Perhaps the first thing that strikes readers of this history of the Canadian First Nations peoples, is the sheer variety of ways of life that existed before the arrival of Europeans. From the Arctic peoples who lived in extreme cold, hunted seals, fished and gathered very little food, to those living on the plains, hunting bison or engaging in farming and those living from the vast salmon runs of the West Coast, or hunting and gathering in the extensive forests of the east.
An extremely crude version of Canadian (indeed North American) aboriginal history would simply separate the periods into that pre-European arrival and then post-European time. Some First Nations people have their own version of this, the "Dog Days" versus the "Horse Days", remembering a time when positions were moved with the help of Dogs and then, after European's had introduced horses, a time when travel (as well as hunting) was changed.
But what this book demonstrates is that there is an enormously history of those who arrived in the Americas via the Bering land bridge some 12,000 years ago. They arrived in a "Terra Nullius", a land empty of people, but stocked full of flora and fauna. The authors discuss at length how the first people arrived - contrasting the tradition view of an overland crossing with a suggestion that many people would have travelled along the coast lines. Over the intervening time span, humans spread to every corner of the continent, and adapted to live in a myriad of different ways.
Over time, the aboriginal cultures developed and changed. Some died out, victims of hunger or conflict with other groups. This process accelerated as Europeans arrived, particularly as a result of the diseases that came with them, but also as a result of violence and war. Thus the societies that existing at the point of European contact were not ones that had been fixed for thousands of years. They were the result of the First Nations own history, a history that would have continued on its own path had it not been interrupted by European arrival.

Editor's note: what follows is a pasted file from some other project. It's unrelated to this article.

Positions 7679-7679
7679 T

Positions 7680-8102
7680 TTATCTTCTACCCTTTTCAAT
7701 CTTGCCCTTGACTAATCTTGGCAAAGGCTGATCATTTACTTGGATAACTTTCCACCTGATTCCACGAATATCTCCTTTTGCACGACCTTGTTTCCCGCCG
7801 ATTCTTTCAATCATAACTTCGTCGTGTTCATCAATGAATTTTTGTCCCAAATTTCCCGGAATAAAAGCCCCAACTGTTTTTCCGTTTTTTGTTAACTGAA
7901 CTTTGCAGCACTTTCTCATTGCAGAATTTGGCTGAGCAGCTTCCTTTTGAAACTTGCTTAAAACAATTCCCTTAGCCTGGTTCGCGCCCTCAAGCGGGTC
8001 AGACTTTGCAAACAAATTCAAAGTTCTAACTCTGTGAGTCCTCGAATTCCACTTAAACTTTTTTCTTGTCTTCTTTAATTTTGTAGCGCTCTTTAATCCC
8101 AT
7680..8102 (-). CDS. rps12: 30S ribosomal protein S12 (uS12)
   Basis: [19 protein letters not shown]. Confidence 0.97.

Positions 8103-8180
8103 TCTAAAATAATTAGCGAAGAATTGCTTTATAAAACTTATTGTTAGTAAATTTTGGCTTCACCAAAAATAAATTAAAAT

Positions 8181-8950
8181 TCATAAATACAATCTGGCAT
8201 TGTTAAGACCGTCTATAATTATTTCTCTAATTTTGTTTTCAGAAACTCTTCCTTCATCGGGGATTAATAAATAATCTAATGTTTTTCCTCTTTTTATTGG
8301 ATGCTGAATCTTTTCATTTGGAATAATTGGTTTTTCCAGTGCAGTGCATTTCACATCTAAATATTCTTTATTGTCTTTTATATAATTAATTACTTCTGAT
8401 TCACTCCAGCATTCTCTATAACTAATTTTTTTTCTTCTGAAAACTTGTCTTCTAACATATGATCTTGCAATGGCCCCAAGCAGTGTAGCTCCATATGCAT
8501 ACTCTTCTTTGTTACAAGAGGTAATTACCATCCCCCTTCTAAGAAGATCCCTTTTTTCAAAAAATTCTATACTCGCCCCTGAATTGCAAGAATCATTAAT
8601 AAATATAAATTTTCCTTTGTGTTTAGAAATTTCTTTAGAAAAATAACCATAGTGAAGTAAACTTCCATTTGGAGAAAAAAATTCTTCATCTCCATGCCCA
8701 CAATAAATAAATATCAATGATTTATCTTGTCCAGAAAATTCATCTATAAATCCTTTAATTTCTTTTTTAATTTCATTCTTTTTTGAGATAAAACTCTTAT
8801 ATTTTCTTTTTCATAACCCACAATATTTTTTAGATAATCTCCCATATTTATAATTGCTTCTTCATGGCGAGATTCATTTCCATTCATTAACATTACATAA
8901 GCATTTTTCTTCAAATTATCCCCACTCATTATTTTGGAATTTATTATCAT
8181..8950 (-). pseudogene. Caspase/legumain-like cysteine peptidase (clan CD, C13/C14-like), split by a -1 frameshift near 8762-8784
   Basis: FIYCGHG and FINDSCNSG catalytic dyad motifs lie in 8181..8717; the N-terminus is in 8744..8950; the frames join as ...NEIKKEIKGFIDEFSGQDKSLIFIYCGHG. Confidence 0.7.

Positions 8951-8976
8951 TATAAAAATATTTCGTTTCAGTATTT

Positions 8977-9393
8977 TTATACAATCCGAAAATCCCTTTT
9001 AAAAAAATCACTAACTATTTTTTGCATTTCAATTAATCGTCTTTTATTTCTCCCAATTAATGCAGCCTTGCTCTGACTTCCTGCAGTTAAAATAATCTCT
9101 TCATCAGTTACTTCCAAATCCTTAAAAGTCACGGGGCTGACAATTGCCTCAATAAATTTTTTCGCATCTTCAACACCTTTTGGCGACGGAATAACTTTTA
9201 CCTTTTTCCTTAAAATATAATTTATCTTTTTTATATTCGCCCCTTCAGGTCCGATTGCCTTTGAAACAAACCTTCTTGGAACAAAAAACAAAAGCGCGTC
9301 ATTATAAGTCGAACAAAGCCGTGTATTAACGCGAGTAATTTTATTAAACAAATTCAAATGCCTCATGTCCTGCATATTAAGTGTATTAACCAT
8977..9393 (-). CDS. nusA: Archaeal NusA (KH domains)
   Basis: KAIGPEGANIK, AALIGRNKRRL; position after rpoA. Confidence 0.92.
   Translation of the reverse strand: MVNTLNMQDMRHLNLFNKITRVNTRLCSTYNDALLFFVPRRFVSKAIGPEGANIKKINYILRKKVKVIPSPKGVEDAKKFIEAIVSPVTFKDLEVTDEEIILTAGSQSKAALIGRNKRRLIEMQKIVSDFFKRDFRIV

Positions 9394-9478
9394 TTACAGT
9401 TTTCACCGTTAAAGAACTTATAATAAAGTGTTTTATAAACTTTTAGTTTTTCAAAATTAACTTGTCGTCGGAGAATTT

Contact with the global economy transformed aboriginal life. In part the existence of metal tools, guns and horses had an immediate effect on life. But so did the particular nature of the relationship. Many Europeans on the west and east coasts wanted enormous quantities of furs or skins. Purchasing these from the native people, transformed those societies. Now they hunted not for food, or to satisfy needs, but to produce commodities for trade. In one case mentioned in the book, warfare took place that may have annihilated the St. Lawrence Iroquois, as a rival group the Stadaconans tried to monopolise trade with the French.
At the core of this book is a detailed examination of the changing life of different First Nations peoples. This is rooted in archaeology and anthropology, but also the culture and knowledge that we have from encounters with these people since European Contact. Indeed, each section begins with an extensive look at the history of the different groups, then finishes with a history of the time of European contact and finishes by bringing the history up-to-date by discussing the group's experience during the "global era".
I found this later part quite illuminating. The struggles of the First Nations people against the emerging nation state of Canada, were struggles for survival. They were also struggles to protect a heritage. Even in the 20th and 21st centuries, First Nations peoples continue to have to fight for their rights and compensation for how they were treated in the past. Even as late as the 1980s remnants of old Indian Acts several restricted the rights of "Indians" to move, to drink or to work. Much has changed, but much must still change. The First Nations people are not a living museum, they are a people with a rich history which continues to develop. The great strength of this book is to link that history to today, and present a continuity of struggle.
Fagan - The First North Americans
Leacock - Myths of Male Dominance
Cronon - Changes in the Land: Indians, Colonists & the Ecology of New EnglandTully - Crooked Deals and Broken Treaties